The Big West Championship tournament was the hardest yet for the UCSB men’s golf team, which finished eighth out of eight teams in what proved to be a disappointing spring follow-up to the team’s fall season. UCSB finished at 33 over par, a gaping distance from tournament winners UC Davis, which came into the clubhouse at 3 under. Obviously, Head Coach Steve Lass was less than satisfied with the outing.

“It was very disappointing,” Lass said. “We entered the final round in sixth but only two strokes ahead of eighth, so we needed to play well and we just played a mediocre round of golf, and the other teams played better than that.”

For a team that had a promising young team last year, the Big West tournament was another reminder that the Gauchos are not playing up to standards. Junior Brian Hollenbeck, who started the season as the team’s number-one player, knows that fact as well as anyone.

“I’m not really satisfied,” Hollenbeck said. “[The Big West tournament] was pretty much the same as the rest of the spring season for me. I still struggled, and it’s just one of those things. This season’s been really hard for me.”

As a senior next year, Hollenbeck’s window for becoming an elite college player is slowly closing. But that does not mean he is going to give up now.

“For me, it’s kind of now or never,” Hollenbeck said. “Next season is my last year here, and we either have to play really well in the regular season next year or we’ve got to win conference [to reach the postseason]. I’ll take a week or so off and not really think about golf for a while and get my mind fresh, and then from there I can decide what I want to do. But I’ll end up practicing a lot this summer and trying to get better, like always.”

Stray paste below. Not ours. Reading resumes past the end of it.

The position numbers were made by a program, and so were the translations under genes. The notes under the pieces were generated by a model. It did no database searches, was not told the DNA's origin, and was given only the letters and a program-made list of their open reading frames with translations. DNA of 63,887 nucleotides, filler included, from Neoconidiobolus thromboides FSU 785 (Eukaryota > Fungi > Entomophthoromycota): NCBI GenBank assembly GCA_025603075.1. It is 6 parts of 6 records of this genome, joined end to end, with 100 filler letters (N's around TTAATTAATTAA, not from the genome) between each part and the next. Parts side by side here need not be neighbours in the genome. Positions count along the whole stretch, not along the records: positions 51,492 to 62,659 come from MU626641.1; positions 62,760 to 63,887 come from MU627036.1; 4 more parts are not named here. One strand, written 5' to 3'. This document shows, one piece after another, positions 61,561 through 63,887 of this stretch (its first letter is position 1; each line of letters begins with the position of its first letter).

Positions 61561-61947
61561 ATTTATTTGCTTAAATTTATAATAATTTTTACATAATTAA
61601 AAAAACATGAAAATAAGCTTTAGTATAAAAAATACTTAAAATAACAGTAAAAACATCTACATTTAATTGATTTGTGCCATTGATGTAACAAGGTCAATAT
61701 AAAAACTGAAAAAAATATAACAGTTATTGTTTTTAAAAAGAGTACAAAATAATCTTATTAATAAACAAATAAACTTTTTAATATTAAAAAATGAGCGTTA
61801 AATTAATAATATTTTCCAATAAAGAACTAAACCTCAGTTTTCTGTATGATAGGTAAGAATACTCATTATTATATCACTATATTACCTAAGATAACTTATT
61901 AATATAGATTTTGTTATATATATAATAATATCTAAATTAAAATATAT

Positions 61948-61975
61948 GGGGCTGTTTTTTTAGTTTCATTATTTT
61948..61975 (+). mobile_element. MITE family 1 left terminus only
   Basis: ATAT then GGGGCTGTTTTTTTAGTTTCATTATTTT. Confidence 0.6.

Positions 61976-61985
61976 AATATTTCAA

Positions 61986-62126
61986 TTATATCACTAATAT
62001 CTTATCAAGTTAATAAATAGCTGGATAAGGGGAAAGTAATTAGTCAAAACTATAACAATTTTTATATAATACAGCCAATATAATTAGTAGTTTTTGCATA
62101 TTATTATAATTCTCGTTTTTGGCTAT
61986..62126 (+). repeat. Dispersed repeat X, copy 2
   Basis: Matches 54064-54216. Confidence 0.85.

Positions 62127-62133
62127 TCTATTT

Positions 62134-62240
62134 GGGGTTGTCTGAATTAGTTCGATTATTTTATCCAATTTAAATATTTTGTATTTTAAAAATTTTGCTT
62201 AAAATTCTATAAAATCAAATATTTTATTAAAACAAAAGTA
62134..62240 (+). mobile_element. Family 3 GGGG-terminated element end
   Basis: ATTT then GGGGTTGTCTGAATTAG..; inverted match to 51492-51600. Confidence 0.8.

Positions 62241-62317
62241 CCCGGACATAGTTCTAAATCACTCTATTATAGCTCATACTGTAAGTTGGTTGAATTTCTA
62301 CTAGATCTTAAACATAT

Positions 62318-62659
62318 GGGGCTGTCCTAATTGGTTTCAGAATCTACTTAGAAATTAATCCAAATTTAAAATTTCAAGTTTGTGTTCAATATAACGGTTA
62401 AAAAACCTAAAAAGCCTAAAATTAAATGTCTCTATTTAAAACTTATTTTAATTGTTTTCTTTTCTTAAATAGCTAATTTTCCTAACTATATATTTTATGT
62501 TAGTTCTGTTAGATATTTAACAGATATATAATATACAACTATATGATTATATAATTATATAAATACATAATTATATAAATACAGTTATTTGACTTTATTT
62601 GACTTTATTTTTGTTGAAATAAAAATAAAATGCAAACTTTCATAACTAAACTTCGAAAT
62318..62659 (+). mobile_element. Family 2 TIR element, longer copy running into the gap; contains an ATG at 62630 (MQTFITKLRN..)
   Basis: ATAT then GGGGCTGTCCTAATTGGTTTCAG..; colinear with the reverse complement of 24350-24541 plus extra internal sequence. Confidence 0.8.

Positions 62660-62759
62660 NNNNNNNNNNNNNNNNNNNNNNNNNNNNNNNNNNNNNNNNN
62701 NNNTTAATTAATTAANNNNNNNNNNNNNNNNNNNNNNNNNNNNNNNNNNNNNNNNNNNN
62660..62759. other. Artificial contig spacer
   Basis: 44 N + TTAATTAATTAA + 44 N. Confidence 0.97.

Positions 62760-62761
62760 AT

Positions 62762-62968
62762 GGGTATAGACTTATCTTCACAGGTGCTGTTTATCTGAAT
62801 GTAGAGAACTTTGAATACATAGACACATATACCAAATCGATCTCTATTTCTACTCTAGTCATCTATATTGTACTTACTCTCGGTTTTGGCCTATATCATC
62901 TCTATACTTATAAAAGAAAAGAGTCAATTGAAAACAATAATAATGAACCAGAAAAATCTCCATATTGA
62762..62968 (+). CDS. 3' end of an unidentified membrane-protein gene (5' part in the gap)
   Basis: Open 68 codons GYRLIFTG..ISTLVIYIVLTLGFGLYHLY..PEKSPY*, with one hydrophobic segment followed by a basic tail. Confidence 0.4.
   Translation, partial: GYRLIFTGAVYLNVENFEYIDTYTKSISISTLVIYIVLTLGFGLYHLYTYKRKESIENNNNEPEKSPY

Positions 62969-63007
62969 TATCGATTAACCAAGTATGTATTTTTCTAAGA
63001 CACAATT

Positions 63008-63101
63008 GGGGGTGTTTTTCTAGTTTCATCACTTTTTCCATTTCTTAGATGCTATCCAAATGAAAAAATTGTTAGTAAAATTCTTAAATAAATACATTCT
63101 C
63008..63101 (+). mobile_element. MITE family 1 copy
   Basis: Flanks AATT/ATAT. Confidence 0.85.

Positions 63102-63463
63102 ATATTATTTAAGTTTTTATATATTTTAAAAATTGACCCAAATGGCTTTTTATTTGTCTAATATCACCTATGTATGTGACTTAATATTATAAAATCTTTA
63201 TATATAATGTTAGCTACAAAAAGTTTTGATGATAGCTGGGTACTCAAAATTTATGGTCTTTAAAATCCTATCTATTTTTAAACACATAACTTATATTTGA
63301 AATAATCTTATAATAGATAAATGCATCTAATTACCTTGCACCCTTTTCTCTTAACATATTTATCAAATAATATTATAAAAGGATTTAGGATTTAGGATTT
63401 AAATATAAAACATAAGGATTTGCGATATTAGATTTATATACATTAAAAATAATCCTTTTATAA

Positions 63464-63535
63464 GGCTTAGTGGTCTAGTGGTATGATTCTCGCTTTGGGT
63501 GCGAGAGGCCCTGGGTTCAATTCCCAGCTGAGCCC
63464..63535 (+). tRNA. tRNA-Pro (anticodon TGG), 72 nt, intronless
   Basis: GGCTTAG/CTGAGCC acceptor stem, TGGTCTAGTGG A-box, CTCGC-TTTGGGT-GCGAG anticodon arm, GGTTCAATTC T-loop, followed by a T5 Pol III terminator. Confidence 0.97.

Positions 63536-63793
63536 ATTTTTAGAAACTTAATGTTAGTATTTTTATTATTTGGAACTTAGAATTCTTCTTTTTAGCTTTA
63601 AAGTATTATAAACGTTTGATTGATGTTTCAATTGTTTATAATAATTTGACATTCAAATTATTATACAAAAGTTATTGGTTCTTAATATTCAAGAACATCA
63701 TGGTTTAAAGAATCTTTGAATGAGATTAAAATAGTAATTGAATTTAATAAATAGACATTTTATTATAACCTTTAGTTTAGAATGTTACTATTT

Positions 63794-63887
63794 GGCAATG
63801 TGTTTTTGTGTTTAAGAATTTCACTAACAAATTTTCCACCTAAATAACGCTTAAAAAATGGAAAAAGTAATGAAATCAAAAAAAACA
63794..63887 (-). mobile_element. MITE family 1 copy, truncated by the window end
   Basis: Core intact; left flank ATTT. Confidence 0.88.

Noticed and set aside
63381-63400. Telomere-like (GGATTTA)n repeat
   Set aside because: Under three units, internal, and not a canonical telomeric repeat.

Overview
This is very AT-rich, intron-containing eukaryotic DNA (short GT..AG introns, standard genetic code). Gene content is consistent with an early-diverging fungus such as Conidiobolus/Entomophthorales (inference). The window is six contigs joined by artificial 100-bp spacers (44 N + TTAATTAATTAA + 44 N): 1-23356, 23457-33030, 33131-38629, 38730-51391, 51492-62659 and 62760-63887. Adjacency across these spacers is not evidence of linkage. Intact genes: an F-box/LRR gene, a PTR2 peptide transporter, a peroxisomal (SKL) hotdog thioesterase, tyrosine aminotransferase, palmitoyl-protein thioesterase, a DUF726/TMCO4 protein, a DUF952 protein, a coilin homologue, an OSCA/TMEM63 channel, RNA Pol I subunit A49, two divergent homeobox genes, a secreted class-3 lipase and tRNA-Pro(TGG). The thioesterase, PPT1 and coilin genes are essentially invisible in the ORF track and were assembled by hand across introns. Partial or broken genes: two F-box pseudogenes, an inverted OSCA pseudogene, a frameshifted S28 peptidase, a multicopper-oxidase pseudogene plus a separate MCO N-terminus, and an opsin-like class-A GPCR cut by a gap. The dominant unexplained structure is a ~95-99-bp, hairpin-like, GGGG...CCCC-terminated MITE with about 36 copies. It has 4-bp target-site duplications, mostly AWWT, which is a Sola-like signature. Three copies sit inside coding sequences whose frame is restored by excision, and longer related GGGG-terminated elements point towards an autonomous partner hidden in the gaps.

One bright spot for the team this year has been sophomore Tyler Weir’s continuation of a wonderful freshman season. Weir finished 12th out of 40 players on Tuesday, and has moved all the way up to the team’s number one slot.

“I’ve just learned to respect par more,” Weir said. “I’m trying not to get worked up when I hit a bad shot. I’ve just learned to stay calm and hit good, quality shots and take birdies when they come.”

Besides the further continuation of Weir’s game and a return to from Hollenbeck, Lass knows the team has some changes to make. According to Lass, that means hard work in store for the offseason.

“In the second half of the year, we had some problems with injuries and illness, but really, the bottom line is that we could have overcome that,” Lass said. “It was just poor play, and as a coach, I’ve got to figure out what went wrong so it doesn’t happen again. I think part of it was that I haven’t forced my players to make some dramatic changes that they need to make.”

Lass admits those changes would not be easy for the coach or the players, but the potentially hurt egos remain a necessary risk.

“They would be difficult changes, and I know the players would be reluctant to make them. But for this particular team to perform at a higher level, they would need to make those changes. To make them understand, I’d have to let them know that they have true weaknesses in their game.”

However, with no seniors in their top five, the Gauchos will have a wealth of experience on their side when they hope to come back strong next year. Coupled with a new recruiting class to push the top players even higher, the outlook on Gaucho golf seems as bright as ever.